Understanding the constraints governing information transfer between electrodes and neurons is crucial to the effective design of neural prostheses. In sensory prostheses such as cochlear implants, information is transferred to the brain by stimulating neurons to produce sensation. In motor prostheses such as cortically controlled bionic limbs, neural recordings are processed to extract information needed to control a computer or mechanical device. In each case, performance of the prosthesis hinges on how effectively information can be conveyed to or from the device at the interface between brain and machine.
In this thesis, we investigate the performance capabilities and constraints of brain machine interfaces (BMIs) using an information theoretic approach. Modeling the BMI as a vector Poisson process channel, we compute the information capacity of several different types of BMI channels. Since capacity defines the ultimate fidelity limits of information transmission by any system, this approach gives us an objective way of evaluating and comparing different types of BMIs by determining the best possible performance of each system given its unique constraints. For stimulation BMIs, we examine how the capacity of the system scales with the number of inputs, the constraints on the inputs, and inter-neuronal dependencies. For control BMIs, we quantify the loss in performance that results from using extracellular recordings, where signals from multiple neurons are received on a single electrode. This performance loss can be mitigated through spike sorting, and we show how the properties of the spike sorting algorithm have direct consequences for the resulting BMI capacity. We also provide extensions to the basic models to account for signal attenuation, cross-talk, and measurement noise.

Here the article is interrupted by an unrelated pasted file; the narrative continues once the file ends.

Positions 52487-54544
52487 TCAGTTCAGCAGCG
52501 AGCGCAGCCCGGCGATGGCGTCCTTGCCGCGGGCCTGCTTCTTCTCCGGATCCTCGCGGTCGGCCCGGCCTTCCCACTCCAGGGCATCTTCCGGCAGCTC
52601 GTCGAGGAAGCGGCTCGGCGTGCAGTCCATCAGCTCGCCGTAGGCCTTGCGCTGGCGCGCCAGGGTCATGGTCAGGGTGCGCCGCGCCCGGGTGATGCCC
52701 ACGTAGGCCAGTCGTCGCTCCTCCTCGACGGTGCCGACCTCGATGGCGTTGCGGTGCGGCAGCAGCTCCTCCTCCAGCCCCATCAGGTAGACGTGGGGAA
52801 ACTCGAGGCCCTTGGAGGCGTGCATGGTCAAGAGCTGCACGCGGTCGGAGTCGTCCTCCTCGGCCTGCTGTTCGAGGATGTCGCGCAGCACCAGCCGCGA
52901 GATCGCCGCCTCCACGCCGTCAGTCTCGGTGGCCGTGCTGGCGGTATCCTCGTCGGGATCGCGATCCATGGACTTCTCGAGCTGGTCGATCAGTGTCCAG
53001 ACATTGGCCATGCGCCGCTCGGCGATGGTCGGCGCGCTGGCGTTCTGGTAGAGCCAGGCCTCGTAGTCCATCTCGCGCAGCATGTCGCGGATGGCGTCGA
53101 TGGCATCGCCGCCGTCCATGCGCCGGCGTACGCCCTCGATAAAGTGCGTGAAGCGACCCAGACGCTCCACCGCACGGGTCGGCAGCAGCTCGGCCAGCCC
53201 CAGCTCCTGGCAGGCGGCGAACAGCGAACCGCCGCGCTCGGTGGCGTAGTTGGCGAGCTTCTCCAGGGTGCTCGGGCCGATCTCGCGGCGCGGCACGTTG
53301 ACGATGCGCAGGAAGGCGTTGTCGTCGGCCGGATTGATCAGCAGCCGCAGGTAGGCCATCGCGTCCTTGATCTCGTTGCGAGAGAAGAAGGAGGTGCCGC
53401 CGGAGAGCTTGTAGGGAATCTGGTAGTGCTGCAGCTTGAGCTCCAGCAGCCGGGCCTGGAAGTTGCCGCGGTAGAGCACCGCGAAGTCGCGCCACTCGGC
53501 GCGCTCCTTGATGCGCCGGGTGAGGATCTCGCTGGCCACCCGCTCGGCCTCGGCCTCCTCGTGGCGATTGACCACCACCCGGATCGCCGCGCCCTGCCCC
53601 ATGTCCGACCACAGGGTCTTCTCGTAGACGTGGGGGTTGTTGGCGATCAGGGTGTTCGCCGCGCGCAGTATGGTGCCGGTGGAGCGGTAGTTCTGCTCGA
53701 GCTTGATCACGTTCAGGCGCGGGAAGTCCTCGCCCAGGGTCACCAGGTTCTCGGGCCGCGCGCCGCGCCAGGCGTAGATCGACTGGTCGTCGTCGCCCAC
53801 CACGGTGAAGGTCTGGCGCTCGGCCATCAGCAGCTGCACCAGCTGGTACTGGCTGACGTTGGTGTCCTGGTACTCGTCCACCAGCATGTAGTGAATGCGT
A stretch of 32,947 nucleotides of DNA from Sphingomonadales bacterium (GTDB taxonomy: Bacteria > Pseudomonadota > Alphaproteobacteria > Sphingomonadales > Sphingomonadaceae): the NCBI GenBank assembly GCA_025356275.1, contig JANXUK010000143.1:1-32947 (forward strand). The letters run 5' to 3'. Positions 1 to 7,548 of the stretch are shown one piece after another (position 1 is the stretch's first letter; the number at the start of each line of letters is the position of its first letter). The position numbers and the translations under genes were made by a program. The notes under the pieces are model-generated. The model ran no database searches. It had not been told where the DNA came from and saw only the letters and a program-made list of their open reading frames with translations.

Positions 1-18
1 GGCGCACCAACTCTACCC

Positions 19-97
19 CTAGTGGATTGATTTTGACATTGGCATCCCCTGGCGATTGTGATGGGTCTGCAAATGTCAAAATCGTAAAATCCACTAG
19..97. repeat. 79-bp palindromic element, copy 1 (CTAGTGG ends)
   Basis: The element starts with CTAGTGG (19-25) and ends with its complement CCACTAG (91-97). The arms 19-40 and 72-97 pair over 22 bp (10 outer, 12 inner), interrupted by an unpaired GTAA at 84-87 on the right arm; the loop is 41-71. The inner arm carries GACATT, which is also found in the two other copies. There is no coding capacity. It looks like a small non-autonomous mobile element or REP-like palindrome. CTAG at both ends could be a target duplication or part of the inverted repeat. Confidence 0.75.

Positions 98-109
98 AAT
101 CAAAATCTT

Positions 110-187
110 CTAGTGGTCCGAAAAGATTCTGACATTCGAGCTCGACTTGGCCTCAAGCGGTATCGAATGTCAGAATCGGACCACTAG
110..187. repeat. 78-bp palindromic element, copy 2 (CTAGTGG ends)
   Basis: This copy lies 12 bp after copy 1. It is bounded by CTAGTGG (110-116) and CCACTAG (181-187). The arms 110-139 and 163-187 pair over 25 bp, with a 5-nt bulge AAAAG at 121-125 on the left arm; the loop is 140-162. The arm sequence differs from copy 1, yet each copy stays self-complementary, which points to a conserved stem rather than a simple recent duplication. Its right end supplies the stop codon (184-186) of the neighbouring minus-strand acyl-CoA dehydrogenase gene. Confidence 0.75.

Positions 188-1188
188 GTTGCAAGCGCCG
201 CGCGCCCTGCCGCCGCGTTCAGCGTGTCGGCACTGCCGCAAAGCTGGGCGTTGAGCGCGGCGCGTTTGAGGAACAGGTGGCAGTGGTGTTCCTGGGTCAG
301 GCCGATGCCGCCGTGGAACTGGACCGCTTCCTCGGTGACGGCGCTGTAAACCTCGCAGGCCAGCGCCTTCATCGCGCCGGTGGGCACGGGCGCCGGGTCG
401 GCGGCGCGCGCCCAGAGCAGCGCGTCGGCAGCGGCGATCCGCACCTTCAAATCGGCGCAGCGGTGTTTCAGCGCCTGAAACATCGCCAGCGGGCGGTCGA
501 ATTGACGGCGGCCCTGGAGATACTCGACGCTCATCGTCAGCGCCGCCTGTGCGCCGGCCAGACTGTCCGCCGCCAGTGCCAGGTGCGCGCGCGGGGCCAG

Finally, we discuss the real-world significance of BMI capacity in the context of Rate-Distortion Theory, and interpret the capacity results using performance criteria that are relevant to BMIs. This framework provides a direct way to compare competing systems, and allows us to make predictions about the specific conditions necessary for a BMI to achieve a desired performance level.